NEW DELHI: Having rejected the Centre’s belated bid to persuade them to drop their plan for the 24-hour general strike on Tuesday, central trade unions commanding the allegiance of lakh of workers stepped up their efforts to turn the protest into a crippling nationwide shutdown.
Life will be severely impacted for 24 hours if the general strike called by trade unions cutting across party lines and ideologies succeed in pulling off the show of strength and solidarity in support of their demands: an end to contract labour, amendment to Minimum Wages Act, increase the gratuity payout and compulsory registration of trade unions within 45 days.
Whether it is the Delhi Jal Board or the cities’ auto-rickshaw unions or petrol pumps or flights – all are likely to be hit by the strike, say TU leaders from AITUC, BMS and INTUC. The other sectors that are likely to be affected by the strike are the oil and gas industry, the financial sector including banks and insurance, the aviation sector defence (Ordnance factories), post and telecom sector, ports, state government offices, income tax department and traders, said strikers. For the first time, Bharat Electronics and Hindustan Aeronautics Limited (HAL) will be taking part in the stir, claimed TU leaders.
“We could achieve this unity when all the trade unions and workers realized by over the last two years that going on their own has not helped since the government has refused to pay heed to our demands. Workers are facing a very severe situation,” said Gurudas Dasgupta, AITUC chief and senior CPI leader.Apprehending that the strike will send out a wrong message against the government and its reforms agenda, Prime Minister Manmohan Singh had called INTUC leader G Sanjeeva Reddy on Friday evening for talks.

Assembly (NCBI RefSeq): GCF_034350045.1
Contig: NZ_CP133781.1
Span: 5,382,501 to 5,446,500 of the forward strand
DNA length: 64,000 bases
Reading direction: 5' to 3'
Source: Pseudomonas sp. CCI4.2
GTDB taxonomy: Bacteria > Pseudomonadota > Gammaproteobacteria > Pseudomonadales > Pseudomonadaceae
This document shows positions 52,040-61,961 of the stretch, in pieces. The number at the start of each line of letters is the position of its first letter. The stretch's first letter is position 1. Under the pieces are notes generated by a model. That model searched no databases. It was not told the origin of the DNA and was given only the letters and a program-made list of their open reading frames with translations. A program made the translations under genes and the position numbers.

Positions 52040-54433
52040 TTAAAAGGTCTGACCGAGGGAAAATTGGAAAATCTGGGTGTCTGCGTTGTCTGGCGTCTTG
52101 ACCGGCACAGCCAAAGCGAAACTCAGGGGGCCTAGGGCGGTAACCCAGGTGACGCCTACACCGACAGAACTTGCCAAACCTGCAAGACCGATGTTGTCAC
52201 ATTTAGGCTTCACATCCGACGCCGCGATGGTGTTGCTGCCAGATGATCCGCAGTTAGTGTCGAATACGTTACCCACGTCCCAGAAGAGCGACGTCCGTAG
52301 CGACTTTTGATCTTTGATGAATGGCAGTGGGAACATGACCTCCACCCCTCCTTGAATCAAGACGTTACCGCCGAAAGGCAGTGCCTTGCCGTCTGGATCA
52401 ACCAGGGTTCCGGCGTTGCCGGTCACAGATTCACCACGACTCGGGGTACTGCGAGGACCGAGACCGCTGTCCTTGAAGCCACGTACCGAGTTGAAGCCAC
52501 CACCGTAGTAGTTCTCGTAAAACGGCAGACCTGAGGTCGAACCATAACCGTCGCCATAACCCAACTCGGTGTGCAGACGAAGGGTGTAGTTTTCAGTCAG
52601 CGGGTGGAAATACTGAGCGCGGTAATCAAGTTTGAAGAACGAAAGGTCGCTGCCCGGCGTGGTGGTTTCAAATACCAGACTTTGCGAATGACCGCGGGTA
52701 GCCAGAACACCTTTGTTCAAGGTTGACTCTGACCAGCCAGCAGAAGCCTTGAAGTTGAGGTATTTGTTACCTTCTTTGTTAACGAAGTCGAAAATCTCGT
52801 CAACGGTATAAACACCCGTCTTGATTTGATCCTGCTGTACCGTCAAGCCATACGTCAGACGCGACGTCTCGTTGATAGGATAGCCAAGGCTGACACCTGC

While it seemed like an attempt to break the Congress’s union away from the array of striking unions, Reddy refused to meet the PM, unless he invited other TU leaders, who have joined hands to call the strike. Eleven central TU and about 5,000 small unions are part of the biggest formation of TUs that have called Tuesday’s strike. “My message to the government is that it won’t make a difference by talking to me alone. If all the leaders are called then there is a possibility of finding a solution to this,” Reddy told TOI. He added, “The strike will be a total success as so many unions have come together.”
The date was decided last November to coincide with the tabling of the Union budget, but that got postponed because of the assembly poll dates.”We want industrial peace. We have been compelled to go on strike… workers also lose their wages… strike is the last option for us,” Dasgupta said, adding, “we want industry, let there be FDI in the productive sector, let them make profit, but they must abide by Indian laws and accept collective bargaining.”
The PM and labour minister Malikarjun Kharge were present at the labour conference on February 14 and 15, where the TU leaders spoke in their presence of the demands and of the call to strike work, said Dasgupta. “Even if the government called us 15 days ago we would have reconsidered calling a strike, but that never happened,” he said.Apart from the BMS, INTUC, CITU, AITUC, HMS, AIUTUC, AICCTU, UTUC, TUCC, LPF, SEWA are the central TUs that have come together for the strike. While TUs affiliated to the Shiv Sena in Maharashtra and the IUML in Kerala are also part of the grouping.
Kharge has appealed to the TUs to call off the strike, saying “most of the issues raised by the trade unions have already been addressed… however I do assure that I am open to discussions on any issues relating to labour at any time and resolve the same through consultations.” He added, “The proposed strike will not only cause colossal economic loss to the country bit also bring hardship and inconvenience to the common man. – TOI